Golden Toothed Aloe - Aloe nobilis
Golden Toothed Aloe - Aloe nobilis
Golden Toothed Aloe - Aloe nobilis
Golden Toothed Aloe - Aloe nobilis
Golden Toothed Aloe - Aloe nobilis
Golden Toothed Aloe - Aloe nobilis
Golden Toothed Aloe - Aloe nobilis
Golden Toothed Aloe - Aloe nobilis
Golden Toothed Aloe - Aloe nobilis
Golden Toothed Aloe - Aloe nobilis
Golden Toothed Aloe - Aloe nobilis
Golden Toothed Aloe - Aloe nobilis

Welcome to the world of the Golden toothed aloe - also known as 'Aloe nobilis' a stunning perennial, evergreen succulent that captures attention with its vibrant colors and unique texture! Its sharp but flexible green and gold crown-toothed edges at the broadly triangular leaves give this aloe nobilis its common name golden toothed aloe. The variegated form of Aloe nobilis, known as Aloe nobilis variegata, has leaves with unique patterns of green and white or cream-colored stripes. So, in terms of species, they are the same, but the variegated form has a distinct appearance. 

Belongs to the Asphodelaceae family, Some people speculate that Aloe nobilis could be a cross between Aloe mitriformis and Aloe brevifolia, or from Aloe distans or Aloe arborescens. However, it should be noted that this is merely speculation and not a scientifically confirmed hybrid. It is commonly used in landscaping and is often confused with Aloe perfoliata but is distinguished by smaller rosettes and light green leaves.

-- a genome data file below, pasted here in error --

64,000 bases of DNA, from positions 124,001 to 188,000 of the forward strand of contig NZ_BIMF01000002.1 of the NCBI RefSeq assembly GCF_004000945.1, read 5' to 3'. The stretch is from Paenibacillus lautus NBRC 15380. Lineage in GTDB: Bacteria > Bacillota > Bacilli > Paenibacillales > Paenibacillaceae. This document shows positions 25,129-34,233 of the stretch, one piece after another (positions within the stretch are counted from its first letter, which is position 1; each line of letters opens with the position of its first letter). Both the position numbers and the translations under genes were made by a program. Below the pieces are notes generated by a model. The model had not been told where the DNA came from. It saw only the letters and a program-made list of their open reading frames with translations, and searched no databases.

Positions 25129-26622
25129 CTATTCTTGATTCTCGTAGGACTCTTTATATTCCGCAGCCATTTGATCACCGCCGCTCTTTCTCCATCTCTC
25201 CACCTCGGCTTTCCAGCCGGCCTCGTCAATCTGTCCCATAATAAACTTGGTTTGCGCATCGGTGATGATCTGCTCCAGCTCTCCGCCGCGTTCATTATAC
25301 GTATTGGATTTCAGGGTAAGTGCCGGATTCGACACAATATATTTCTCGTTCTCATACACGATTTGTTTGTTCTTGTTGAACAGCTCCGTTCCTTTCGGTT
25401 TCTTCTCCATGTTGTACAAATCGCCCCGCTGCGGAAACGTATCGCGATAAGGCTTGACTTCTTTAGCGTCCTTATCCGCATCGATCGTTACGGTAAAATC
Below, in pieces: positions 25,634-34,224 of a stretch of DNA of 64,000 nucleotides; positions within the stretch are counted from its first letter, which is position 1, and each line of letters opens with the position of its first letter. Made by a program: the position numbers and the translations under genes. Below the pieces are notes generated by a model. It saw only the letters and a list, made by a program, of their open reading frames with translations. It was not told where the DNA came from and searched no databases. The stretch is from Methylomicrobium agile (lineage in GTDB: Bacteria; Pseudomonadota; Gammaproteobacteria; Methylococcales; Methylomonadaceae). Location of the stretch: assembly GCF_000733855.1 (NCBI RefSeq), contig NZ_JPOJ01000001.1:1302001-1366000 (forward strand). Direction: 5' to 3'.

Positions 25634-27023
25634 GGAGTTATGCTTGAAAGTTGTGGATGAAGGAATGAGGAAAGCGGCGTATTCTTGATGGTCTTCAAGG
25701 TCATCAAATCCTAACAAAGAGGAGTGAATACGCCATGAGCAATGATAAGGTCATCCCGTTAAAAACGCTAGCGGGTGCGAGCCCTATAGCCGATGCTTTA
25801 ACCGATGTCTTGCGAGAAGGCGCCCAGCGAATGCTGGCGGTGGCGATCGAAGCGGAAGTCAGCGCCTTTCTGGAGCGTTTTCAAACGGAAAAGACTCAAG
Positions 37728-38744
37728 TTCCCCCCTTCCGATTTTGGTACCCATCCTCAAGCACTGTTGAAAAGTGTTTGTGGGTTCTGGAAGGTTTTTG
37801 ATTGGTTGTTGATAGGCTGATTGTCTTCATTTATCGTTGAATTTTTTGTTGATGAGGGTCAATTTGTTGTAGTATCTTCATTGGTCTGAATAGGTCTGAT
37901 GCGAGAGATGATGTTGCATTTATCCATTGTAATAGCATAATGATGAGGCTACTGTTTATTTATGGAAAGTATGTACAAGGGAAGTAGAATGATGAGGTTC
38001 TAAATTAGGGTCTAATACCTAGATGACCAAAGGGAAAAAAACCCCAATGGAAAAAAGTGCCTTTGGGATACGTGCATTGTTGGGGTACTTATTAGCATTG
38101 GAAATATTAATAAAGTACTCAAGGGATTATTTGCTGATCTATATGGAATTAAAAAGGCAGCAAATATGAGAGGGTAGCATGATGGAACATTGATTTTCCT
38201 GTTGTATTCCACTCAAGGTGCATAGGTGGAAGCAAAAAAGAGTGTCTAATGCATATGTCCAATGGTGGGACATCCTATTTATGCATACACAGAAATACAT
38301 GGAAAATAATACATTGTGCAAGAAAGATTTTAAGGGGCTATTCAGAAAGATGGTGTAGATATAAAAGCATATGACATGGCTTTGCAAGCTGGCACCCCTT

The fleshy, green leaves of the aloe nobilis can change color to orange or rose under stress or in direct sunlight. This aloe species is native to South Africa and features rosettes of fleshy, golden, or yellow edges on its toothed triangular leaves that can grow up to 12 inches long and up to 4 feet wide. 

The Golden Toothed Aloe produces tall flower spikes that emerge from the center of the rosette. These spikes can reach heights of up to 2 feet and are adorned with tubular, orange-red flowers. These tubular flowers bloom in the summer. The blooms attract pollinators such as bees and hummingbirds, adding a touch of liveliness to any garden or indoor space. This slow-growing aloe plant takes about 3 to 4 years to reach maturity. If grown outdoors, it may take slightly less time because of the climatic conditions. 

The aloe nobilis is well-suited for rock gardens, succulent arrangements, or as a focal point in a container garden. Aloenobilispropagationcan be grown through seeds, leaf cuttings, and offsets. This succulent produces many offsets that appear at its base. Sometimes, the tops of the leaves can often become brown and start to die. Since this is a normal part of the growing process, all you have to do is remove the dried-out brown tips.  

This plant is a popular skincare ingredient and has skin-soothing and moisturizing properties. It also contains vitamins and antioxidants, making it an effective ingredient for skin creams. 

The care needs of this nobilis gold tooth aloe is the same as for the well-known aloe variety "aloe vera."   

Watering Needs